His is not a household name, even in genteel households familiar with photography’s luminaries. He wouldn’t be counted in the firmament of Avedon, Leibovitz, Cartier-Bresson or Helmut Newton, the subjects of American Photo’s prior Master Series issues. Robert Glenn Ketchum, a champion of the modern environmental movement for more than 30 years, may well be the most influential photographer you’ve never heard of.
You probably know the photographers who blazed the trail for Ketchum’s unprecedented use of photography for environmental advocacy — William Henry Jackson, Ansel Adams and Eliot Porter. Just as Jackson’s 1871 photographs of Yellowstone were the argument that convinced legislators to preserve it as America’s first national park, Ketchum’s 1980s photographs of Alaska’s threatened Tongass rainforest were instrumental in leading Congress to set aside a million of its oldgrowth acres as America’s largest national forest — all off limits to logging.
The difference is that unlike Jackson, Ketchum did massive research on his subject and actually lobbied for its cause. Among many other tactics, he visited members of Congress to present them with his newly published Aperture monograph on the Tongass — just as Ansel Adams had worked those hallowed halls in 1936, his own prints in hand, to bring about the establishment of King’s Canyon National Park. And then there is Eliot Porter, whose color photographs celebrated a more intimate kind of natural beauty than Adams’ grand black-and-whites, and who was a mentor to Ketchum until Porter’s death. It is sadly ironic that Porter’s most conservation-oriented work, his photographs of the Colorado River’s Glen Canyon, were published by the Sierra Club only after a massive hydroelectric dam had already flooded the area to create Arizona’s Lake Powell.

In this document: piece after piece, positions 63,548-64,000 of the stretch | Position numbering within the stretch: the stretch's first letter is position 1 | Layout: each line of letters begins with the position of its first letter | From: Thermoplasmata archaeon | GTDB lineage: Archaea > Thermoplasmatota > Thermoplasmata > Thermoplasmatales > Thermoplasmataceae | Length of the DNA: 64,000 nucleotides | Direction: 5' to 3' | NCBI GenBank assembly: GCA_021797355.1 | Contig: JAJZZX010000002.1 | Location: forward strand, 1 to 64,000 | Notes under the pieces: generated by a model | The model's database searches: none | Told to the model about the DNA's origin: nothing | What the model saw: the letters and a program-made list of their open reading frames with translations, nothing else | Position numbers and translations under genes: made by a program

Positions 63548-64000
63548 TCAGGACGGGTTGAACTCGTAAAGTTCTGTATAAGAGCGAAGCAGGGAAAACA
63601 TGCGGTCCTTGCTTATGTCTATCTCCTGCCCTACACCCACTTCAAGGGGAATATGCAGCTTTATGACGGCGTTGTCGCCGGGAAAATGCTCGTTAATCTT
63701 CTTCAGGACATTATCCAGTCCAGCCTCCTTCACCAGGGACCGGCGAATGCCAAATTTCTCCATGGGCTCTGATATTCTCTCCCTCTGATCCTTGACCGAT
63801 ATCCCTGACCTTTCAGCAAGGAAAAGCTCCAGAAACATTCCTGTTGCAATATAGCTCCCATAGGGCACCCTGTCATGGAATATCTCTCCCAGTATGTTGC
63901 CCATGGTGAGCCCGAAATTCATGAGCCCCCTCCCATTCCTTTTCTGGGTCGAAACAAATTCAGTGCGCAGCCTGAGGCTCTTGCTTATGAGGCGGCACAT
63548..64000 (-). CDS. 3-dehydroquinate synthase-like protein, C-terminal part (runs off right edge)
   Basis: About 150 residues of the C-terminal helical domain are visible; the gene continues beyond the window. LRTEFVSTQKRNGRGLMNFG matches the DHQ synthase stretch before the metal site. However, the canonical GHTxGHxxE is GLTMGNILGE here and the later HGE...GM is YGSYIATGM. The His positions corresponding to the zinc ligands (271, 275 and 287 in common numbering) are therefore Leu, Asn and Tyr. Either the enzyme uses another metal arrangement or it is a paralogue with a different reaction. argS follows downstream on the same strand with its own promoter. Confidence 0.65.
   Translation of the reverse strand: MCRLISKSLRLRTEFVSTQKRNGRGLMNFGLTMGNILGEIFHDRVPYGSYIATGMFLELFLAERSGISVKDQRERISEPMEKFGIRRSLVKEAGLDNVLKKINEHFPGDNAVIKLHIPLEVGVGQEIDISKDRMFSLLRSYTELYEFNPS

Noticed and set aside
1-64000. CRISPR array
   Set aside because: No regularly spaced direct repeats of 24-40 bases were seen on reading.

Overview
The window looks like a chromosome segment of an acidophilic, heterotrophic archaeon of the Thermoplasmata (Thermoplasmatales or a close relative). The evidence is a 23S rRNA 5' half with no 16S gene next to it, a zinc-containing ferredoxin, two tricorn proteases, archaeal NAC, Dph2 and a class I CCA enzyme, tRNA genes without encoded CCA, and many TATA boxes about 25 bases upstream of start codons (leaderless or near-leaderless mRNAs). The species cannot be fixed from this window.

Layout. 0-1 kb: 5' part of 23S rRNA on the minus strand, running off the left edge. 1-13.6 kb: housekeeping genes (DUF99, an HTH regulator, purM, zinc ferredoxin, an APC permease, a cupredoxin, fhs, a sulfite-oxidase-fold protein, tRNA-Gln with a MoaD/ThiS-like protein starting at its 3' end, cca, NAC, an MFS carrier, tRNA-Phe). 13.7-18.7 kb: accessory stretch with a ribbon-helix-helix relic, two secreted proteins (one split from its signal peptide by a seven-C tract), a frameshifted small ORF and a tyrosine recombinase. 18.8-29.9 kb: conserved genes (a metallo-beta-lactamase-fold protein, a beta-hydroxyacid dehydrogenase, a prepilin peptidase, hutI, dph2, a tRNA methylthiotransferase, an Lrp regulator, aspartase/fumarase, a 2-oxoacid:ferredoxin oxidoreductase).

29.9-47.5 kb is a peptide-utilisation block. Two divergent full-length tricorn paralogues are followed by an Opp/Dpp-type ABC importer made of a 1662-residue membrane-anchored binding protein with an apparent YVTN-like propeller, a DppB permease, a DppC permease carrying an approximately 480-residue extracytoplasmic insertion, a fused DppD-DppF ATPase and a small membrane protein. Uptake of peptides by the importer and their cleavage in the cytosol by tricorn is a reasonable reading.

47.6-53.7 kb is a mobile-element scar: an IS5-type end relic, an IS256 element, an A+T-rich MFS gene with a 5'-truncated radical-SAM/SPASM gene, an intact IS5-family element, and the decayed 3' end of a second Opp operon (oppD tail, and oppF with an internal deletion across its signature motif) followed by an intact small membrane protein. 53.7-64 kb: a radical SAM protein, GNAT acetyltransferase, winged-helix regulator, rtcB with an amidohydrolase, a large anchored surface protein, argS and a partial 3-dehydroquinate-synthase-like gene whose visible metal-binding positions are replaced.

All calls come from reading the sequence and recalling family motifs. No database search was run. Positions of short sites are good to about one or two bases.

“I want my work to be political, like Porter’s,” says Ketchum, whose recent focus has been on photographing and lobbying to protect unsullied Southwest Alaska, in particular the rich fishing grounds of 5.6-million-acre Bristol Bay. “But I never want to be in the position Porter was in, where it was a lament over something already lost.” Indeed, Ketchum means to intervene — in Southwest Alaska and elsewhere — before irreversible damage is done. “I always want to be out in front of an issue,” he says, “so that the work, instead of being about sorrowful regret, can be cutting-edge advocacy.”
While Eliot Porter certainly viewed his photographs as polemical, for him the argument seemed to end once the pictures were seen by the public. For Ketchum, by contrast, photography is just the starting point for an agenda of short-term exhibitions, mass mailings, public events, PowerPoint lectures and other tactics — sometimes subversive but always media savvy — that bring attention to his environmental causes. He traces that key difference with his precursor back to his own MFA work at the California Institute of the Arts. When he was at the school in the mid-1970s, it was a hotbed of politically driven, multimedia performance art, which had picked up where art-forart’s- sake “happenings” left off. “I’ve always viewed my art as a total package,” Ketchum says. “For all the work that the pictures have done, their use was mostly traditional and following in the footsteps of previous historical action.” For Ketchum, though, any performance aspect is for the sake of environmental advocacy, and any advocacy project is multimedia and pragmatic in nature. “Every lecture I give, every press conference I hold, every guerrilla exhibit I throw up in Patagonia store windows is timed to make a difference,” he says.